As the show started and the Idols took the stage, the rock concert feeling became all the clearer as the contestants loomed above us -- tantalizingly real and tantalizingly near, but by virtue of the fact that we gazed up at them from their feet, necessarily imposing, awe-inspiring figures.
Some other observations from the mosh pit:
- The acoustics are significantly worse in the pit than they are in the seats. However, the stagecraft and presence of each contestant is significantly clearer. What star power they generate radiates a thousand times more. Likewise, the smaller sighs and grimaces are crystal clear.
- Archuleta Time. They say that when you are near the center of a hurricane it sounds like a locomotive roaring straight toward you. Well, when you are in the mosh pit during a David Archuleta performance it sounds like a hurricane about to level you to your foundations, break through your levee, flood your basements and render your neighborhood uninhabitable for generations. The shrieking starts at the first mention of his name. It increases when his face appears projected on the screen and explodes when The Chosen One steps onto the stage. Girls jump up and down, bubble over in tears and scream, “I love you!” throughout his time on stage. At the breaks, he waves to the screamers with his trademark “Aww, cut it out, you guys!" impossible-not-to-love embarrassed grin. Being in the center of this whirlwind of ecstasy is not an experience a grownup should dive into unprepared, although many ladies of a certain age in the pit seemed to get pretty well carried away by it.
- The kids vote. Monitoring this critical demographic, it must be said that more than a few of the children in the Idoldome are now carrying signs for David Cook.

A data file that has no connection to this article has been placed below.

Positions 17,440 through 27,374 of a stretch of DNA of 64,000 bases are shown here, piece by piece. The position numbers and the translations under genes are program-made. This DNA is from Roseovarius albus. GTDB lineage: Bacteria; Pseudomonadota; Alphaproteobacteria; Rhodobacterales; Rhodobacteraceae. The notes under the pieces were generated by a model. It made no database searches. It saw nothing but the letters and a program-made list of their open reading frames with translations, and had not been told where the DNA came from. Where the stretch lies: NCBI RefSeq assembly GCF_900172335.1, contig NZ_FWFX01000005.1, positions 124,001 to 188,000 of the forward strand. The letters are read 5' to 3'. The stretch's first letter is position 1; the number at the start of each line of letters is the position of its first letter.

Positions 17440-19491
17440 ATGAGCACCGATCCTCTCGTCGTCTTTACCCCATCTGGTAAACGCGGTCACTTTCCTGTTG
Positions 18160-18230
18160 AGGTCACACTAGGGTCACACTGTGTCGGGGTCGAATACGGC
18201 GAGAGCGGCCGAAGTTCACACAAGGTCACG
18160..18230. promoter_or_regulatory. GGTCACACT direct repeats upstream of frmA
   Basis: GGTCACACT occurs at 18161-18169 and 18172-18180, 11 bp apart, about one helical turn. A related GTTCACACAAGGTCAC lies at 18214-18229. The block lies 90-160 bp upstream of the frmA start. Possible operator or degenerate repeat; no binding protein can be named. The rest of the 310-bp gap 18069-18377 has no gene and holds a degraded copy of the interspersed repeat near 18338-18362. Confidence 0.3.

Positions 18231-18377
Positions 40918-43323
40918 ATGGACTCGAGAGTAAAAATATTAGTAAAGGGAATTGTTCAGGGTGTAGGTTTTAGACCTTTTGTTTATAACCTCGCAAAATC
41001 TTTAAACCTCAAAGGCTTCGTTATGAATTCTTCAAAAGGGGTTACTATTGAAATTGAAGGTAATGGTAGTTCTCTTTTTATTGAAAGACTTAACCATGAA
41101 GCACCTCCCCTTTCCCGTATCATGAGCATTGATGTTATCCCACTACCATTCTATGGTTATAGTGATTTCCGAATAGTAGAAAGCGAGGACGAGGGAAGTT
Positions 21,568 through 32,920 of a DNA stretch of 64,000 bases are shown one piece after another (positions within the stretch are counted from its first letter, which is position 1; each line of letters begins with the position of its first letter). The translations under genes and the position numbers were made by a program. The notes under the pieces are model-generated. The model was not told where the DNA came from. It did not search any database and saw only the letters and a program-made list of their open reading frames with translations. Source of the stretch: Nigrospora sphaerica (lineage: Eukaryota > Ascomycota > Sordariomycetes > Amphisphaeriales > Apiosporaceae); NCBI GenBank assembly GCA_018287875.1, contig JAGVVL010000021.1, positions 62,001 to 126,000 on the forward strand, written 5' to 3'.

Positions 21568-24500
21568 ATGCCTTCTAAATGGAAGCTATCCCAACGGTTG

- David Cook. Even more so than in the stands, the rocker candidate appears by far the most comfortable and at home on the stage. Most impressive is the effortless way he runs his hands along the pleading outstretched fingertips of my pit-mates while he sings, and the way he casually saunters offstage, giving only the briefest wave back. However, up close he also seemed fairly exhausted, his energy between songs appearing not just low-key but at a very low ebb. After months locked in the "Idol" bubble preparing for show after show, one can hardly blame him, but hope he manages to get some rest before next week’s crucial show.
- Jason Castro. Whether this was the first time this side came out, or was only visible from the pit, the hippy crooner clearly lost his mellow for a moment after his first judging and showed signs that his previously unruffled demeanor had actually been shaken by the poor notices. Watching from feet away as a contestant is fed to the lions is hard to see and not feel compassion for.
- Syesha Mercado. Her version of "Proud Mary" provided the biggest bounce in the pit, where the stagecraft speaks loudest. However, her tears after the second song seemed to provoke more confusion -- whether they were tears of joy or sorrow -- than pure empathy.
As the show ended, my back and feet said it was time to go but my heart was not ready to walk away. Being so close to these titans of our culture, stepping forth into this arena after so many weeks of battle and risking everything on one song, it was hard to not feel the immensity of the challenge they face, the grueling struggle this becomes this late in the competition and not be exhilarated by how each in their own way, with the best that they have in them, rise to face that challenge. Seen at arm’s length, these flesh-and-blood mortals are fighting in an arena built for the gods, whatever strengths and faults are visible.
(photo courtesy of Fox)